A white tea pairing that fits your taste to a tee can be something you’d want to return to — without losing the appetite for it. Of course, what mixes best with what is a personal decision. But a general rule should help you chart your course in the kitchen without your stomach turning over.
That thought may be extreme. Let’s not forget, however, that there’s a reason why sommeliers pair red wine with red meat and white wine with white meat. The same holds true for white tea pairings.
In this post, we’ll walk you through the long-kept secrets behind pairing white tea. Plus, we’re giving you 7 of the best foods to pair with the least oxidized of true teas so you don’t lose the delightfully sweet yet extremely subtle flavor of one cuppa. Read on.
Secrets to Pairing White Tea
Ultimately, you’d be able to find a perfect pairing for white tea if you understand its true nature. Forgetting that, and you’ll most likely lose the sweetness that is so well loved about white tea to spur-of-the-moment food pairing decisions.
It’s true. White tea has not captured the global spotlight as much as its more famous siblings: green tea, black tea, and oolong. However, white tea’s claim to fame is that it’s the least processed of all true teas from the leaves of the Camella Sinensis evergreen shrub — trumping even green tea in that department.
Table 1: White Tea vs. Green Tea
As it’s not as oxidized, white tea is extremely delicate; its sweetness leaves a buttery mouthfeel, often with notes of apricot/apple or hay. On the other hand, green tea pushes your buttons faster as it is more robust, leaving stronger, more vegetal notes.
So, a timely warning: Do not mix white tea with heavier dishes bound to overpower its extremely mild sweetness. Or you’ll lose a golden opportunity to cherish a most unforgettable yet subtle delight.
7 Irresistible White Tea Pairings to Try Now
If you’re still wrapping your head around the best white tea pairings, then the seven examples below should have you covered.
1. Light Fruits
The key to finding the best fruits to pair with white tea is zeroing in on fruits that don’t have strong flavors. You’d be safe that way. That’s assuming you want to put a premium on not losing the subtle sweetness of the true tea.
So, pick on light and delicate fruits such as peaches, apricots, pears, and berries. Or, for that matter, fresh melon, grapes, or figs. If you long for mango, ensure you’re getting the less ripe and, therefore, less sweet type.
2. Light Pastries
Then again, you’ll have to observe the golden rule when dealing with pastries to savor the oh-so-delicious flavor of white tea. If you’re gunning for heavy pastries that are very sweet, you’re burying white tea’s flavors as its subtle taste is bound to be overwhelming.
So, you can experiment with macarons, shortbread cookies, and light sponge cakes. And if you want your palates to be blown sky-high, try honey cookies with less prominent flavors.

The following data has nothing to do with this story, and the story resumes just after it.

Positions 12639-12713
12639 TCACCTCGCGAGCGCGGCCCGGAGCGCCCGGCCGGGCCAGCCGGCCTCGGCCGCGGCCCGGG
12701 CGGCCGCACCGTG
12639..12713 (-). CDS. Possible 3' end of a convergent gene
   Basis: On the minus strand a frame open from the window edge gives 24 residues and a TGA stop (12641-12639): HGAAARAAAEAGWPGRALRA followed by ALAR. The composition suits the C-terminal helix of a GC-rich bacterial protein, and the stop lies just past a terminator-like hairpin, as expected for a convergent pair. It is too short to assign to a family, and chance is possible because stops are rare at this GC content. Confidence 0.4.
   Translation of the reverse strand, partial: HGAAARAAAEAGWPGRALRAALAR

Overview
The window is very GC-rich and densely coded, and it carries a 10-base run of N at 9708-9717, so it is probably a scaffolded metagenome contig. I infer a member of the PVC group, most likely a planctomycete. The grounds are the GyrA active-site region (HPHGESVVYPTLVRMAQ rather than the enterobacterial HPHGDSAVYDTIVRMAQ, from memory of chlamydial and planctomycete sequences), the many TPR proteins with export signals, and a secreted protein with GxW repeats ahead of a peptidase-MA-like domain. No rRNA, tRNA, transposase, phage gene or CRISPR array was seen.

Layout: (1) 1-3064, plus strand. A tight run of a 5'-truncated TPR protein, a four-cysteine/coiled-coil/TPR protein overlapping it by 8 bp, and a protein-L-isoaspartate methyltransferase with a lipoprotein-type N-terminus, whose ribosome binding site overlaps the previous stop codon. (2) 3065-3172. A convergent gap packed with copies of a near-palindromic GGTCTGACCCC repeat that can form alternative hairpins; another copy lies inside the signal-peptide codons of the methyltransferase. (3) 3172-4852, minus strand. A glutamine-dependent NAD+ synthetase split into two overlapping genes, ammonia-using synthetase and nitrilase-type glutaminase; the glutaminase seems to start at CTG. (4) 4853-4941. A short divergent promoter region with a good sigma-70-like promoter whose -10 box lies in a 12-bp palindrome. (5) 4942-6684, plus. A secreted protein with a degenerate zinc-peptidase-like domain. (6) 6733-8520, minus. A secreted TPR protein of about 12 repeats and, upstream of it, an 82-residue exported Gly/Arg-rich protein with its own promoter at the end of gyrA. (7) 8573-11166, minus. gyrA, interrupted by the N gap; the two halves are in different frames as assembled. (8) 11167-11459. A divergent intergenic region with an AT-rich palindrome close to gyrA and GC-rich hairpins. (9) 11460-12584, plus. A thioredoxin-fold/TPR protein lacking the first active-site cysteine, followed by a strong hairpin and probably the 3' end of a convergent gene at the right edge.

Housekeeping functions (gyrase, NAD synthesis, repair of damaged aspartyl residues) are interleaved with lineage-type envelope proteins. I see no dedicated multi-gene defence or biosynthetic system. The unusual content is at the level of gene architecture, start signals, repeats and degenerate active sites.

White tea is much like a delicate white fish. It melds beautifully with any flavor it’s being mixed with. Thus, the sweet beverage is best paired with salads with a light dressing. Undressed basic salad should also be fine, or you can try your favorite choice of plain vegetables.
Fruit salads, however, are too strong for white tea, and if you pair them, you’d lose the rather shy flavors of the drink in the mix. If you’re longing to enhance the flavor of white tea, then a spoon filled with honey should get the job done.
The same holds true for seafood. You’d cherish white tea's sweet aroma and taste if you pair them with lighter-flavored seafood. A good example here is lightly-sauteed seafood or white fish.
Should you make white tea a tad stronger, a squeeze of lemon would also be a good pair to enhance the drink. Again, never pair it with seafood bound to overpower its oh-so-subtle taste and aroma.
5. Mild Cheese
Like begets like and as white tea and fresh cheese are both light and delicate, they’d be a perfect blend for one another. You can even add a drizzle of honey to the mix to enhance the combo. For one, white tea is bound to embellish the grassy notes that’s so common in many goat cheeses.
6. Herbal and Floral Infusions
Like oolong, white tea carries a sweet fruit aroma and undertones, though lowered to a few notches. Thus, herbal and floral infusions would blend well with the healthy beverage.
On a side note, white tea would make a compelling case as a daily routine if you’re really serious about health. Its caffeine content is lesser than green and black tea but its polyphenol content is higher, giving you a lot more antioxidants in the process .
7. Lightly Sweetened Chocolate
The operative word here is light-sweetened. White tea would go well with chocolates that are not heavy on sweets. That means forget about dark chocolate on the menu.
Conversely, white tea's alluring floral jasmine aroma is perfect for white chocolate. They’d certainly make an honest-to-goodness pair that makes you long for more.
FAQs About White Tea
Does white tea carry as many antioxidants as green tea?
Several studies have pointed out that white tea carries more antioxidants than green tea. The reason is simple: white lea leaves are less processed than green tea.
Is white tea good for the heart?
White tea is excellent for the heart as it has catechins to lower blood cholesterol and improve blood circulation.